On Friday, July 5, the Bruins actually acquired Iginla, and one of the weirdest NHL sagas of the past year took yet another odd twist.
By now everyone knows the story between Iginla and the Bruins. GM Peter Chiarelli was told by the Flames management that Iginla was headed to Boston. Then, at the last second, Iginla changed his mind and asked to be traded to the Pittsburgh Penguins. Feeling scorned by the future Hall of Famer’s claim that the Stanley Cup was much more winnable in Pittsburgh, the motivated Bruins came in and swept Iginla’s new team right out of the Eastern Conference Finals. It was a stunning finale to a crazy story.
Turns out it was just chapter one.
Feeling the need to issue the Boston fan-base a severe case of deja vu, Chiarelli signed Iginla to a one-year deal last Friday as free agency opened up. It’s a classic case of “if you can’t beat ‘em, join ‘em.” Ironically, those same Bruins fans who booed any time the puck came to Iginla’s stick will now see him enter training camp in Boston black and gold.
The question is, though, are the Bruins better having Iginla for a full season as opposed to the playoff rental they thought they were getting last spring?
First of all, the deal itself is a pretty impressive play by Chiarelli. Though the contract is one year for $6 million, a large percentage of the money is performance based incentives. Along with the $1.8 million base salary, $3.7 million is a games played bonus, and $500,000 is a goals scoring/team playoff performance bonus. You can’t help but wonder if the fast one Iginla pulled on Chiarelli in March led to such stipulations.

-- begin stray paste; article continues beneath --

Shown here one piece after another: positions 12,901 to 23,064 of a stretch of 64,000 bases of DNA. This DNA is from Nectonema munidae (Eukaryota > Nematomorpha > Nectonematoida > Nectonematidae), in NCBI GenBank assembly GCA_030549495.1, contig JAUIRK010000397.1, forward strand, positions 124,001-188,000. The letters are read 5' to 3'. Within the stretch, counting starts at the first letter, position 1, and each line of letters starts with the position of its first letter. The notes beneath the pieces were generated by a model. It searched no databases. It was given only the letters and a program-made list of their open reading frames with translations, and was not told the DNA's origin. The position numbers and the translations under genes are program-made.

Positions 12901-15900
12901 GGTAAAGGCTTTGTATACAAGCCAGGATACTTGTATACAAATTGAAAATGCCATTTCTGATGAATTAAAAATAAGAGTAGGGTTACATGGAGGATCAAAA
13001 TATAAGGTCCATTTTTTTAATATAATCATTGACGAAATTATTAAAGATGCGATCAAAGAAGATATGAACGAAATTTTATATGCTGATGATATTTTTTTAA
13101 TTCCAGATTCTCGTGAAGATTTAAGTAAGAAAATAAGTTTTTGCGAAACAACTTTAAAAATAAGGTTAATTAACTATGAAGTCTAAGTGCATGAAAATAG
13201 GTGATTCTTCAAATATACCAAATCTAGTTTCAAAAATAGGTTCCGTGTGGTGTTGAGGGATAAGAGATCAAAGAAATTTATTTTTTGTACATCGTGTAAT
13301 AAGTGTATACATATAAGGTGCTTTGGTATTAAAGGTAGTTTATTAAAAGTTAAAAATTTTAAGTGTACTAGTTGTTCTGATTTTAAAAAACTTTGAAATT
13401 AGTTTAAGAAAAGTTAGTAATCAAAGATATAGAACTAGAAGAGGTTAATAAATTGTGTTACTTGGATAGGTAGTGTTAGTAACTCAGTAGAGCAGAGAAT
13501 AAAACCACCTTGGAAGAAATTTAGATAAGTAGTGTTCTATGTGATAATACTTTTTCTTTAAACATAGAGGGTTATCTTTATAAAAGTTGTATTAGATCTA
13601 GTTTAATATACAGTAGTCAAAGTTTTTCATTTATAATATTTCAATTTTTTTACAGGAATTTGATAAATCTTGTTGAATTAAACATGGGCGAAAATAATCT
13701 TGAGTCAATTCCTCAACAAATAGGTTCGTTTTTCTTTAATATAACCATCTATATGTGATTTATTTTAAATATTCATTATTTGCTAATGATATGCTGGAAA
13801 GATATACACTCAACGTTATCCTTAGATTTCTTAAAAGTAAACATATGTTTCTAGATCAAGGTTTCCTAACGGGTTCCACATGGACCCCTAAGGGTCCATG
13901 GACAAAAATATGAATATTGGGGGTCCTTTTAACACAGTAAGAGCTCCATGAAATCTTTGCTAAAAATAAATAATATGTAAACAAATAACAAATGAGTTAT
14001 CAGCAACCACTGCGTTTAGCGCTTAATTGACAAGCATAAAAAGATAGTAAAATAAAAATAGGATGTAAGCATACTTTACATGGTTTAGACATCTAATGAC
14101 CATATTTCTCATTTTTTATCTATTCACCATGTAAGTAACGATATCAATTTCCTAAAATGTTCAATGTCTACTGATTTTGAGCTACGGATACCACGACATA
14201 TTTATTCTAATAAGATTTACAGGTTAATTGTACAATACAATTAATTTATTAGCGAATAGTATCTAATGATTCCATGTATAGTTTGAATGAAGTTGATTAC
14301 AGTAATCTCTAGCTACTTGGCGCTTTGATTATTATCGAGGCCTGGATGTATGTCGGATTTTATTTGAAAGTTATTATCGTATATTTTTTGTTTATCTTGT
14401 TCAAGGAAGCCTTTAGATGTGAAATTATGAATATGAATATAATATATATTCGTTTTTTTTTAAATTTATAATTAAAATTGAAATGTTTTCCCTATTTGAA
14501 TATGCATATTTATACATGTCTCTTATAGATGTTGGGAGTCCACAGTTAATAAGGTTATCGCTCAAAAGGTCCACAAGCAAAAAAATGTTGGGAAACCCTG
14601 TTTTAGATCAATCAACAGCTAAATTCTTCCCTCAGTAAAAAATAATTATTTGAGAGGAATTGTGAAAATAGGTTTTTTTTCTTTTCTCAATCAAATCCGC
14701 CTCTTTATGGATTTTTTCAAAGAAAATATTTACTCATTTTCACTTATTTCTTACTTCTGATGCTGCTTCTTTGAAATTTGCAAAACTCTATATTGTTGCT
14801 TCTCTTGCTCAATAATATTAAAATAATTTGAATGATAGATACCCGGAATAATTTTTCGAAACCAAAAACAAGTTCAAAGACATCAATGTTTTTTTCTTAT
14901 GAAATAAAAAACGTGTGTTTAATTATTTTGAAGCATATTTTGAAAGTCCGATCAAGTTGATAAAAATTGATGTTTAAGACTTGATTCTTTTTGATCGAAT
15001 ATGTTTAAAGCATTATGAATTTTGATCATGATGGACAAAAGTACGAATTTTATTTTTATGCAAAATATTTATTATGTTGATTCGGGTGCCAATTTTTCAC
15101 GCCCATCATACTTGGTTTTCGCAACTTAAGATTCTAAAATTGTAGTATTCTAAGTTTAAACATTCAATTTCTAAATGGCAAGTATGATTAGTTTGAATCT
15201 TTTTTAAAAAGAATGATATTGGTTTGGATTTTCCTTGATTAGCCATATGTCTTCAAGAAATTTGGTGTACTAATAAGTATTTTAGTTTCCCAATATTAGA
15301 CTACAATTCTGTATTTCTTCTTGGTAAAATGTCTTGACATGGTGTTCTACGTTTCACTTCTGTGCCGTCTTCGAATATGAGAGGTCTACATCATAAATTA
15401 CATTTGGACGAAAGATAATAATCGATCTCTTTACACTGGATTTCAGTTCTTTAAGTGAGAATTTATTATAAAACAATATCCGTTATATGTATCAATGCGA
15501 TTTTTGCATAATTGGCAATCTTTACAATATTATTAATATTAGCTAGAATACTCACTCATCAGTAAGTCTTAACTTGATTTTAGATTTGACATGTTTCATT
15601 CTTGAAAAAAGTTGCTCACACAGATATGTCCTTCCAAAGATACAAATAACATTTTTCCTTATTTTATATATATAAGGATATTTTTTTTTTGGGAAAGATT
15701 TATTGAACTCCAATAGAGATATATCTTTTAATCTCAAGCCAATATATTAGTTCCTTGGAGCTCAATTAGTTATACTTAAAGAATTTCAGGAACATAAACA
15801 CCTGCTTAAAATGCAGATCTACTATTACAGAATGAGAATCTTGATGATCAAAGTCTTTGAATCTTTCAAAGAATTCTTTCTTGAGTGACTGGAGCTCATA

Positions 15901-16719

More importantly, Iginla fills a vacant hole at right wing. Nathan Horton bolted Boston for big dollars with the Columbus Blue Jackets, thus leaving David Krejci and Milan Lucic without a linemate. All indications are that Iginla will step in on the Bruins’ top line as Horton’s replacement.
Known for both his offensive skill and defensive toughness, Iginla should have no problem fitting in with Krejci and Lucic. Boston’s first line utilized Lucic and Horton’s size and strength to create opportunities for Krejci’s puck distribution, and Iginla should be able to ensure this style of play continues.
However, at 36 years of age, Iginla is not exactly in his prime any more. Still younger than Jaromir Jagr, acquired by Boston in the trade fiasco’s aftermath, he’s still no spring chicken. Chiarelli’s insistence on paying the bulk of the contract through a games played incentive is a clear statement that he’s concerned about just how much they can get out of the former Flame.
Another big question is whether or not there will be any fallout from last season’s spurning.
Many Bruins went on record as saying Iginla rejecting his trade to Boston was a huge motivating factor for the team as they laced up for the Eastern Conference Finals. The man they once used as a rallying point is now going to be sharing a locker room with them. How’s that for a team chemistry test?
Honestly, this doesn’t concern me as much as you’d think. As much of a slight to the Bruins as this rejection was, Iginla is known around the league as one of the classiest and most likable individuals there is. A born leader and fan favorite, I give it about two weeks into training camp, max, before all hatchets are buried. Boston holding a grudge against Iginla for making what was, at the time, a smart choice would be an ill-advised move. A former captain in Calgary, Iginla can easily be a locker room glue-guy for Boston.
It’s too early to tell whether or not the Bruins are winners with this deal. On the surface, though, it looks pretty solid. Any fans or players still bitter about the events of last March will truly miss out on cheering one of the best players of this past generation.
And for those particularly superstitious individuals, one has to think Iginla mending fences with Boston by trying to win his first Stanley Cup on the Bruins’ roster is good karma with the hockey gods, right?